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What Controls Cell Division?

What Controls Cell Division?
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  • 0:04 The Cell Cycle
  • 1:34 Stop Signals
  • 2:47 Go Signals
  • 3:14 When Cell Division…
  • 4:11 Lesson Summary
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Lesson Transcript
Instructor: Bridgett Payseur

Bridgett has a PhD in microbiology and immunology and teaches college biology.

One cell can divide to create two new cells. During its life cycle, a cell will pass through several checkpoints that tell it whether it can continue dividing or whether it needs to stop. These checkpoints ensure cells stay healthy when they replicate.

The Cell Cycle

The cell cycle describes a cell's life from the time it is first formed to the time it splits into two new cells. The cell cycle is divided into two main stages, the mitotic stage and the interphase stage. But in typical science fashion, these two main stages are further broken down.

The mitotic stage describes when a cell is actively replicating. During mitosis, the nucleus, which holds the cell's genetic information, is divided. During cytokinesis, the rest of the cell is divided. The result is two newly formed, identical cells.

The main stage of the cell cycle is called interphase. Interphase takes up most of the cell cycle - on average, 90% of a cell's life is spent in interphase. During this time, the cell lives its life as normal, performing all of its usual functions. It also begins to prepare for cell division, doubling in size and replicating its DNA.

Interphase is broken down into three main stages: G1, S, and G2. During the S phase, the cell's DNA is copied so that each new cell has all the information it needs. G1 and G2 phases get their name from being 'gaps,' or times when the cell takes a break from replicating. These two phases are important for the control of cell division. In order for a cell to continue through the cell cycle, it must pass certain criteria during the gap phases.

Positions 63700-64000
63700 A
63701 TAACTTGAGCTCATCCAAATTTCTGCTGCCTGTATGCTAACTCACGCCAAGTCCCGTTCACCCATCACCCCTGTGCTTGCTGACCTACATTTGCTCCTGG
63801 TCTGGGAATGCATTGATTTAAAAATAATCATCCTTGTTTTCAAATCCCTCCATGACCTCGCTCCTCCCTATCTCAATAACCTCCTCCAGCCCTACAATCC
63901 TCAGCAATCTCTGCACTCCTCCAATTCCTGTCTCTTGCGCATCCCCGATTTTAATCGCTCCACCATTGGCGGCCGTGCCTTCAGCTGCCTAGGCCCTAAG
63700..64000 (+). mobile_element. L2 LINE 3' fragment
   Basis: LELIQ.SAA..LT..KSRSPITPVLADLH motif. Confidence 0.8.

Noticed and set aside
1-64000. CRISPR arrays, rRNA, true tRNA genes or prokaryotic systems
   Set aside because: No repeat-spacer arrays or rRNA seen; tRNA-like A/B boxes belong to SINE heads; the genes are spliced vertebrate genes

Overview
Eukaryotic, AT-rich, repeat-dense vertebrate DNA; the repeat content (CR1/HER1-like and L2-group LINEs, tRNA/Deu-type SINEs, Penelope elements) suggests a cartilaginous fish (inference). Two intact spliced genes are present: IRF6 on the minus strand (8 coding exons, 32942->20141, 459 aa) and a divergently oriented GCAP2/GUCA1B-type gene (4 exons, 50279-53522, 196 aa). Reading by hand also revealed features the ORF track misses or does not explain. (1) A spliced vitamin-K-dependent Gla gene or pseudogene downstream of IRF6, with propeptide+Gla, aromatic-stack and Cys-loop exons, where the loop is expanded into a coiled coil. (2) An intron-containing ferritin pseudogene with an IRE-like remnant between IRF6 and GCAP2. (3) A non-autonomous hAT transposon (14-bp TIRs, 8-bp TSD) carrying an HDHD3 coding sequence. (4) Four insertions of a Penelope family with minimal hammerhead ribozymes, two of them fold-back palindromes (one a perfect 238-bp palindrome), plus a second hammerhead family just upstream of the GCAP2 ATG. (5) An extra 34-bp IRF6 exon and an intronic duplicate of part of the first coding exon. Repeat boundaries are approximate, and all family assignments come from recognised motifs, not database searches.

Stop Signals

During the cell cycle, the cell has to stop at a few different checkpoints. This gives the cell time to make sure everything is going well before it continues on. It's the same concept as stopping at a stop sign and waiting until it's safe to proceed before driving on.

The G1 phase is the first stop sign. The cell checks to make sure that the cell has grown enough to divide. If the cell passes this checkpoint, it will move onto the S phase and start copying its DNA. If the cell is not able to move forward in the cell cycle, it might enter a phase called G0, meaning it is no longer moving forward with replication. Some cells may remain in G0 permanently, which means that they will completely stop replicating.

There is also a checkpoint at the end of the G2 phase. This is one last chance for the cell to make sure it has completely replicated its DNA and is ready to move into the mitotic phase. The final checkpoint occurs as the cell is dividing. During mitosis, the DNA must line up in the middle of the cell so it can be distributed equally between the new cells. If the DNA isn't properly lined up, cell division will stall until the problem is fixed.

Go Signals

Just as there are stop signs that tell traffic to wait, there are also traffic signals that tell traffic to go. This is the same in the cell cycle. When a cell has successfully gotten through the checkpoints, these green lights help encourage the cell to continue dividing. Maturation promoting factor (MPF) is a protein that builds up as the cell cycle progresses to help continue the process of division.

When Cell Division Doesn't Work

Cell division is incredibly important to the life of a human. If cell division doesn't happen efficiently enough, growth may be restricted. Cell division is essential for helping to replace dead cells as well, to keep the body functioning.

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